I recently came across an article by Antonine DeGuglielmo titled, “The Religious Life of the Jews in the Light of their Coins.” The article surveys recent studies in archeology and numismatology (the study of coins) to determine how ancient Jewish coins reflect the religious beliefs and practices of the Jews. As I read this article, two things in particular caught my attention.
First, DeGuglielmo begins by mentioning a limiting factor regarding the interpretation of coins. He states, “With coins, one deals with objects that are entirely official in character… [O]ne must bear in mind that in striking coins the authorities may have wished to spread their own views on a particular subject. Of their very nature coins represent an official attitude.” In other words, since the authorities were in control of producing the currency, they could promote whatever images or attitudes they desired. It would not be hard to imagine the authoritative leaders abusing this control to spread their own political agendas, such as the silver Roman denarius hailing Tiberius Caesar as the “son of the divine Augustus.”
Second, in light of the information above, it is noteworthy that many ancient Jewish coins depict religious images. For example, DeGuglielmo describes coins that portray the lulab and the ethrog, both of which belong to the celebration of the Feast of Tabernacles, in addition to the menorah. He goes on to describe several other motifs possibly present on Jewish currency: the Temple or a synagogue, the Ark of the Covenant, the table of shewbread and the screen of the tabernacle. The use of these liturgical images on the Jewish coins show us what the Jewish authorities considered important and the values they sought to promote among the common people. Instead of trying to build up their own political leaders, they used their currency to remind people about their liturgies and worship of God.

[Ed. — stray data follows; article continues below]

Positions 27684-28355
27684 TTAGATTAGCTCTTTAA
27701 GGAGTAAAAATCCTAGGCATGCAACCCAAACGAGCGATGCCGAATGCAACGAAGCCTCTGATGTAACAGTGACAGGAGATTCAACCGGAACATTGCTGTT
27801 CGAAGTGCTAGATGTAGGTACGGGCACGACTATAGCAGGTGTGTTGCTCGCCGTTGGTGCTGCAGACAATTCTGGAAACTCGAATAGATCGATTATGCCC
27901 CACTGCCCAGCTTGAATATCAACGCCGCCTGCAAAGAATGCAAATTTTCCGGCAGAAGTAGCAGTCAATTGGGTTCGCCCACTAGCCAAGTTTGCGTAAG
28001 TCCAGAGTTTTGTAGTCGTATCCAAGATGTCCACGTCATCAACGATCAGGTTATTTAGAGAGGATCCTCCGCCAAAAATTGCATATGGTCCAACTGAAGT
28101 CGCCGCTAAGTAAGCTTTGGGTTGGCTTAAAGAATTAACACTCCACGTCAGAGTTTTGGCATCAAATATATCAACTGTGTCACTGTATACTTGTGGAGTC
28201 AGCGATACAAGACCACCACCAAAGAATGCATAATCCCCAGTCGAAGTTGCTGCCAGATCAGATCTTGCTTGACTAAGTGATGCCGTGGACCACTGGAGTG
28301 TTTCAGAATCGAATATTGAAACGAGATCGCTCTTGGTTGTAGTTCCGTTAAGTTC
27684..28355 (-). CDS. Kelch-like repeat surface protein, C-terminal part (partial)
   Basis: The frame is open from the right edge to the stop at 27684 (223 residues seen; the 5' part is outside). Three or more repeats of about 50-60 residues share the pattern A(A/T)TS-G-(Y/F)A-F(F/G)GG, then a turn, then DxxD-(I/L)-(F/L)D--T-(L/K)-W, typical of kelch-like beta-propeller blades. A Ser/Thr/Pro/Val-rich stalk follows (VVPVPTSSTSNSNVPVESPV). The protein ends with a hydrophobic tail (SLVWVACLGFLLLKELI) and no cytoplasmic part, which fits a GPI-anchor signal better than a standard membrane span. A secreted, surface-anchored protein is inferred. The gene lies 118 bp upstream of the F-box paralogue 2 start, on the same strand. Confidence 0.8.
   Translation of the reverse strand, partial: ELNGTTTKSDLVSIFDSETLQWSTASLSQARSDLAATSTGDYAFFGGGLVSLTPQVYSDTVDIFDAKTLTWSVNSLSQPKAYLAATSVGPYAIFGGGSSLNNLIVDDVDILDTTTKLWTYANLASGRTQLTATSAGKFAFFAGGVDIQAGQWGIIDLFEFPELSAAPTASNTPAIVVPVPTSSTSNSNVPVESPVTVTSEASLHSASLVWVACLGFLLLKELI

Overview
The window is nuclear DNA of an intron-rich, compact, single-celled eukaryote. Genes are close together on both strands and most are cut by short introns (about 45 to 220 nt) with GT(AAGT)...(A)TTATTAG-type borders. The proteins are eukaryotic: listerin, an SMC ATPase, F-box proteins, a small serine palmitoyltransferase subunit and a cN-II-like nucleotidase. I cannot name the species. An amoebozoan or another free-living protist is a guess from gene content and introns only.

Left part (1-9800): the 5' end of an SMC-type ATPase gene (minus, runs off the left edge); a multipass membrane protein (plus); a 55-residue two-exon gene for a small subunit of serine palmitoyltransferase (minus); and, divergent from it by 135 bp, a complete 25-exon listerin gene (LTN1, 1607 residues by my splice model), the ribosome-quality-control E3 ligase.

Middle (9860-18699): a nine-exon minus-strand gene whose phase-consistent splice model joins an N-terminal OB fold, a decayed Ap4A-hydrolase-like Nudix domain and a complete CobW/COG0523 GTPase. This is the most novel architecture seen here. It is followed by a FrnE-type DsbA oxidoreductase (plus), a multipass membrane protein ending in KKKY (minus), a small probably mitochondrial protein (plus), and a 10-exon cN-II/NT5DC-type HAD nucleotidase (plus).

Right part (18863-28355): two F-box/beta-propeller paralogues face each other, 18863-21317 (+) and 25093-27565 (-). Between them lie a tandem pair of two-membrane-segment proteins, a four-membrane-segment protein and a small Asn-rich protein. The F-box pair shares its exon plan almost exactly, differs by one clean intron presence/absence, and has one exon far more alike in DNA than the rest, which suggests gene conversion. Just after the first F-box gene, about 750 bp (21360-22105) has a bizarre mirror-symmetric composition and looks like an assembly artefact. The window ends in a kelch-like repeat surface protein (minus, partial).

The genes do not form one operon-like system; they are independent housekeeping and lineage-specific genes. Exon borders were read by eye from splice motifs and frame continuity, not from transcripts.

As I read this article, I could not help but reflect on the readings from this last Sunday. In particular, one statement Jesus made stood out among the rest. In Mt 6:24 he states, “You cannot serve God and mammon.” In light of this passage and DeGuglielmo’s article, I began reflecting on our own U.S. currency. Most of our coins and bills prominently display the phrase “In God We Trust.” The U.S. Department of Treasury provides the history behind this phrase here.
Even though this phrase appears on our money, I have to wonder if it is really true. Taking DeGuglielmo’s first point into consideration, if a historian two-thousand years from now stumbled across a 2014 U.S. Quarter, would he or she come to the conclusion that our society must have been highly religious? Would he or she claim that our government placed its trust in God and not money since the government produced currency with this phrase? Would he or she be correct?
Applying this to the individual level, do we even notice this phrase anymore (for those of us who carry cash, at least)? Do we allow this phrase to remind us that we serve God and not mammon? Most of us are anxious about our financial matters and find ourselves serving money and placing our entire trust in material wealth. It is a bit ironic that the very thing we are tempted to serve in place of God actually tells us to place our trust in God. For many people, as the Lynch v. Donnelly case of 1984 claims, this phrase has “lost through rote repetition any significant religious content.”
 Antonine DeGuglielmo, “The Religious Life of the Jews in the Light of their Coins,” Catholic Biblical Quarterly 16 (1984), 171.
 Curtis Mitch and Edward Sri, The Gospel of Matthew, Catholic Commentary on Sacred Scripture (Grand Rapids: Baker, 2010), 285.
 DeGuglielmo, “Religious Life of the Jews,” 186-7.
465 U. S. 716